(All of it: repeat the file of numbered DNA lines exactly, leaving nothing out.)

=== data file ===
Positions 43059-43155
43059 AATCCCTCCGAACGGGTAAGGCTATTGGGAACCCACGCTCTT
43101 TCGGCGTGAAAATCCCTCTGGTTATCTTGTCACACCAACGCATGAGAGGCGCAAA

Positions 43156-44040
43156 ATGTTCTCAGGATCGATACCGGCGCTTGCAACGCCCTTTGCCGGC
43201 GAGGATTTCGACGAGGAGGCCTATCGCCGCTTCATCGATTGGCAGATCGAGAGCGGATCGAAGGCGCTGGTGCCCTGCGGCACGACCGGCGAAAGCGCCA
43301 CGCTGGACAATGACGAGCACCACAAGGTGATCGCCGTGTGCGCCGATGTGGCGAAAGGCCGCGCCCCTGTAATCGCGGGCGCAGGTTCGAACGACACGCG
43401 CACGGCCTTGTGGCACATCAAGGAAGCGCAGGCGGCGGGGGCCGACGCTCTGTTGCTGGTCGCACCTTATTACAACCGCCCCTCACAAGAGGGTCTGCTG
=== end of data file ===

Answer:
Positions 43059-43155
43059 AATCCCTCCGAACGGGTAAGGCTATTGGGAACCCACGCTCTT
43101 TCGGCGTGAAAATCCCTCTGGTTATCTTGTCACACCAACGCATGAGAGGCGCAAA

Positions 43156-44040
43156 ATGTTCTCAGGATCGATACCGGCGCTTGCAACGCCCTTTGCCGGC
43201 GAGGATTTCGACGAGGAGGCCTATCGCCGCTTCATCGATTGGCAGATCGAGAGCGGATCGAAGGCGCTGGTGCCCTGCGGCACGACCGGCGAAAGCGCCA
43301 CGCTGGACAATGACGAGCACCACAAGGTGATCGCCGTGTGCGCCGATGTGGCGAAAGGCCGCGCCCCTGTAATCGCGGGCGCAGGTTCGAACGACACGCG
43401 CACGGCCTTGTGGCACATCAAGGAAGCGCAGGCGGCGGGGGCCGACGCTCTGTTGCTGGTCGCACCTTATTACAACCGCCCCTCACAAGAGGGTCTGCTG